The two husbands act in similar ways in both accounts, but the situations surrounding the two situations are contrary to each other. Fay in “A Secret Sorrow” has a desire to fit in and fulfill the societal role of married women; however, her physical condition prevents her from doing so. She can’t have children and her desire for his success is greater; hence, she believes that he should not marry her. She confesses being “afraid to marry (Kai)” (pg. 33), fearing that if he commits to her out of compassion only, their relationship will simply fade with time. Eventually, they overcome this obstacle and in the end, they get married and adopt three children. However, Fay’s premarital ideas have not yet faded; “they don’t even look like us…not even a tiny bit” (pg. 38), she told her husband, who, with his usual loving optimism, answered, “They are true originals, like their mother. I wouldn’t want it any other way.”

A caring and loving husband also plays a big role in “A Sorrowful Woman,” but unlike Fay, his wife perfectly fulfilled the role, but didn’t want the position. In the story, she feels trapped by her responsibilities and duties as a wife and mother, and wants an alternative, only “the sight of them (husband and son) made her so sad and sick she did not want to see them ever again” (pg. 39). The first thing she tries is to leave her responsibilities as a housewife, passing them on to her husband who wakes it with “pleasure” (pg. 39). After doing so, however, she still feels trapped and proceeds to withdrawing herself to a room, where she puts on “an old sweater she loved at school” (pg. 40) showing her longing to be single and free again, and begins reading novels to escape reality. At one point, her husband complements her beauty by saying “she looks like a cloistered queen” (pg. 41). This compares her beauty to that of royalty, but also conveys the idea of being secluded as is the definition of the adjective used. In the end, her desire to be free and longing to go against her desires to serve her family result in her death. The main idea about women in that time, portrayed by the author, is their desire to change and grow but not having the opportunity to do so.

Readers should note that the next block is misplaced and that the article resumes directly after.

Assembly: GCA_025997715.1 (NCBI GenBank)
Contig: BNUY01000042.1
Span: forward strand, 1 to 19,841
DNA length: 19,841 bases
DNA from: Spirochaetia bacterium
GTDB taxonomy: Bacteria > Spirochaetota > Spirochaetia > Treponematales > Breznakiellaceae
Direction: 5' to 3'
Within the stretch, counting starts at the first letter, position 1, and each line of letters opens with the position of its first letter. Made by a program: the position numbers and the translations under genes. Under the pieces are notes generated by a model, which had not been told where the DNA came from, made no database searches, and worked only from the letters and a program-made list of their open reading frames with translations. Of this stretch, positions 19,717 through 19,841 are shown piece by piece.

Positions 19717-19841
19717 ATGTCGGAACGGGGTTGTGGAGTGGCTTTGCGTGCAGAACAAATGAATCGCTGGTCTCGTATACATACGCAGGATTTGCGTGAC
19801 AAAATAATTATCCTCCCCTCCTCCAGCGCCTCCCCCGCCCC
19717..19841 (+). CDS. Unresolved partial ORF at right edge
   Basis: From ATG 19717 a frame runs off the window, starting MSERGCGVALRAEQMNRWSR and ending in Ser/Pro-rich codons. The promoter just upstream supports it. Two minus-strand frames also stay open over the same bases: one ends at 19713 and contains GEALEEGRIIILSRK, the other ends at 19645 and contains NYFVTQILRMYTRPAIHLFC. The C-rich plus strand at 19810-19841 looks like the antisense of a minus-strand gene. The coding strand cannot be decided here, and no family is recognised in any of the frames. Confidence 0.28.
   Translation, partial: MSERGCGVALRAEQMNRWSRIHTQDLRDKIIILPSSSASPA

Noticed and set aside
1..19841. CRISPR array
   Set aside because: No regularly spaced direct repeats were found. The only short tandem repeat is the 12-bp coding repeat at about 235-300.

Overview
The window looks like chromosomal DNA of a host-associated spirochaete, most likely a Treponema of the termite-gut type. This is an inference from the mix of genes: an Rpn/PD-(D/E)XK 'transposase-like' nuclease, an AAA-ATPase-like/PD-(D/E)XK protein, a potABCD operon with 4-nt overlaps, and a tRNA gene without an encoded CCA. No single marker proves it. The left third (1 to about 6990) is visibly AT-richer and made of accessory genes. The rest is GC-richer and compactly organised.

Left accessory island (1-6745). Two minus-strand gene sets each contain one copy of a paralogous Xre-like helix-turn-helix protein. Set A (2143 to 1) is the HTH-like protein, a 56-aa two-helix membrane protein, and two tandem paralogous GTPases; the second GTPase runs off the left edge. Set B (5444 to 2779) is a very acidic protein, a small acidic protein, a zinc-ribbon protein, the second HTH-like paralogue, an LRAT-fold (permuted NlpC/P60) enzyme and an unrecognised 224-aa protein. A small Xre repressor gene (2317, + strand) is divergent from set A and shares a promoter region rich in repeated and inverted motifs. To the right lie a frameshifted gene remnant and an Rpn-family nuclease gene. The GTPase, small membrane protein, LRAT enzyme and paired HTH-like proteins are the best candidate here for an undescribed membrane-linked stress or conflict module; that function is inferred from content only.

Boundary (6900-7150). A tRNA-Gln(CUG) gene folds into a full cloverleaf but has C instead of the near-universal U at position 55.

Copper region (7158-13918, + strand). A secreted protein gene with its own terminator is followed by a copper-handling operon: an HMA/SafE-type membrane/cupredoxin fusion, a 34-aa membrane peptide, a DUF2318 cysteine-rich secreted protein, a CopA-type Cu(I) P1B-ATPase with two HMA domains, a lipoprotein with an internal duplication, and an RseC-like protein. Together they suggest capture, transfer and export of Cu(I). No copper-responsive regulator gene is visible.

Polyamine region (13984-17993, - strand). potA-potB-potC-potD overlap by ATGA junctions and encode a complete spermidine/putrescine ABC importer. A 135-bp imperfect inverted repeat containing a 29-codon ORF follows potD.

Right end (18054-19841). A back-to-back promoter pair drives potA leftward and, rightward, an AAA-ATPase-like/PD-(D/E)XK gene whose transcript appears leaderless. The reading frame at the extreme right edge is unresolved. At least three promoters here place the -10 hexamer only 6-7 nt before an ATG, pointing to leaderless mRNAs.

In both of these stories, it is shown that society has created a role and position women have to be in. Karen Van Der Zee showed a woman who wanted to fit the position and role but could not have kids of her own and therefore, could not be a mother of her own children. Gail Godwin, in contrast, portrays a woman who was put in this position, perfectly fitting into the role, having a son and a loving husband, but not wanting the position. Ultimately, she ended dying because of trying so hard to withdraw from her role. But history shows this didn’t remain this way, because women fought and finally achieved their goal, now having the same opportunities as men in the government and public service and the same position in society.